“Eating and shopping habits have significantly changed over the past 50 years. We’ve had to adjust to meet customers’ needs with different products and services. The biggest challenge we face is convenience,” says Steigerwald. Families have transitioned from making multiple stops for fresh produce, bakery and meat items to one-stop shopping at large grocery stores. “At Your Door”, the company’s new delivery service, brings individual orders placed by phone or fax to the customer’s workplace or home address. Steigerwald personally delivers the orders to locations such as Camillus, Fayetteville, Cazenovia and Skaneateles. The delivery service has been a hit for customers too busy to visit one of Liehs & Steigerwald’s two locations, increasing sales by 10%.
This year, Steigerwald spent many hours working on his business strategic plan for growth as part of the first Syracuse class of e200. The free MBA-style program for urban entrepreneurs is an SBA initiative that offers participants small class settings, collaborative CEO-mentoring groups and expert guidance for nine months. Important outcomes for Steigerwald are an increased focus on the company’s relatively new catering division and learning when to delegate. “e200 has helped me focus on trying to find a little more balance in my role in the business. It’s an owner-operated company, but there is so much going on that I need to focus more on the management aspects,” comments Steigerwald.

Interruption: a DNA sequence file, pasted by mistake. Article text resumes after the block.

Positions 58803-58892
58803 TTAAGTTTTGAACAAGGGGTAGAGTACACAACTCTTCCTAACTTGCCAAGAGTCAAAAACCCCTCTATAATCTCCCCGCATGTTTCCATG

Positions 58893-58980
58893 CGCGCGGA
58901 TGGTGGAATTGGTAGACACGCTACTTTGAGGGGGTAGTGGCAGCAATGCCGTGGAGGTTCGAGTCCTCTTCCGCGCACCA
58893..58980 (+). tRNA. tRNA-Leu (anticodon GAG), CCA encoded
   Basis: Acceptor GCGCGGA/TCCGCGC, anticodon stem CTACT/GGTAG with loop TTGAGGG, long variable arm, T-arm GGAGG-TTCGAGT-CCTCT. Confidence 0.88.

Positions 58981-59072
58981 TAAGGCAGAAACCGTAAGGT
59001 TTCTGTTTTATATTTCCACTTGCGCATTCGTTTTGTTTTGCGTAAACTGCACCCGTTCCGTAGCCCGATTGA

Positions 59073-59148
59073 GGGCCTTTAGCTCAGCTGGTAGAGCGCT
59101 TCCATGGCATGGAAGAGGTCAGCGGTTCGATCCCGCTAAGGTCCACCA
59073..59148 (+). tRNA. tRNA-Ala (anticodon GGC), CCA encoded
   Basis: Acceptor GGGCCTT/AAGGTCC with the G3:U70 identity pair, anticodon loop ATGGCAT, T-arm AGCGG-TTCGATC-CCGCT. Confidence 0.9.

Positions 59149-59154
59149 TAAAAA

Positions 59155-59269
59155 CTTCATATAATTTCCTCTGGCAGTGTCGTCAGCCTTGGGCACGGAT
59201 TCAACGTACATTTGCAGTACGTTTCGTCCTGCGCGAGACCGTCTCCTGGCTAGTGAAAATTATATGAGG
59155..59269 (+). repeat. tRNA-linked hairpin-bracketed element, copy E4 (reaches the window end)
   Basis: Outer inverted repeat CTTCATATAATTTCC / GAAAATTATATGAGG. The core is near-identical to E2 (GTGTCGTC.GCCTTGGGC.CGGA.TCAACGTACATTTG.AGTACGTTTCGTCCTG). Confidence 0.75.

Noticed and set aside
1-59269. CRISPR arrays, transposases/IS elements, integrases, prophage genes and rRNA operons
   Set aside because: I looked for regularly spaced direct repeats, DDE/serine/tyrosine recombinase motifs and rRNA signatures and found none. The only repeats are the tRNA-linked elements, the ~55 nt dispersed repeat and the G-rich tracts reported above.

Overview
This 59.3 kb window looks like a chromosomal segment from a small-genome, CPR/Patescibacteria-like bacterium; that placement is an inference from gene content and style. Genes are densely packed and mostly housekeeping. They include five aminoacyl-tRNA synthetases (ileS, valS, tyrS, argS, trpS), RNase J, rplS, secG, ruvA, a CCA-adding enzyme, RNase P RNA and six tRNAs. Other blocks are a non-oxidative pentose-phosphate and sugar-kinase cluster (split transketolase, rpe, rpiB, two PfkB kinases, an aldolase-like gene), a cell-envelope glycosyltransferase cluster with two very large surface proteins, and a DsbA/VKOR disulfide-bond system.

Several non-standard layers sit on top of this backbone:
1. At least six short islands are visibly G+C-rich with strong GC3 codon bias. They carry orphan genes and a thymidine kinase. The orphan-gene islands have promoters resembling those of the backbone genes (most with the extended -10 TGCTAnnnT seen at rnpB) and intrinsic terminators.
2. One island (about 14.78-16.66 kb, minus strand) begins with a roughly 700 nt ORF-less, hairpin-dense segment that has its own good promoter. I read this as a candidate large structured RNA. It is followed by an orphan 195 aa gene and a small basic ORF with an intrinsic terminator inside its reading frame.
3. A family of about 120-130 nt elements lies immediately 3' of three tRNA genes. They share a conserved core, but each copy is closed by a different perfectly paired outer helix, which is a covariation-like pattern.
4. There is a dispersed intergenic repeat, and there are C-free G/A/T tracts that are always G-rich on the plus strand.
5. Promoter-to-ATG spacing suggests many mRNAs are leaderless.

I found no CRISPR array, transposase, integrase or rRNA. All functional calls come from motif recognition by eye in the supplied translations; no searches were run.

After participating in e200, Steigerwald feels more than ready to handle the busy winter weeks ahead. The current holiday season is second in sales only to the summer months, when family and corporate cookouts are popular. While families have been excitedly planning their holiday feasts, ramping up production to meet the spike in sales meant 80 hour weeks for Steigerwald and Madonna since everything is made fresh. In the days leading up to Christmas, Liehs & Steigerwald sold 40 tenderloin roasts, 250 rib roasts, 150 hams, 300 dozen homemade pierogies and 400 pounds of kielbasa. By offering the best quality meats and finding new ways to bring their products to customers, 75-year-old butcher shop Liehs & Steigerwald can stay relevant for the next generation.
Canton native Nicole Samolis didn’t set out to become a successful small businesswoman, but her firm The Events Company is tangible evidence of her passion and persistence on the path of entrepreneurship. Samolis earned her degree in fashion design and business and spent her early career years at national retailers in Rhode Island and New York. When Samolis hit the management ceiling at Lord & Taylor in the mid 1990’s, she researched which small business industries were rapidly growing and found the event planning field a good match for her design skills and creativity.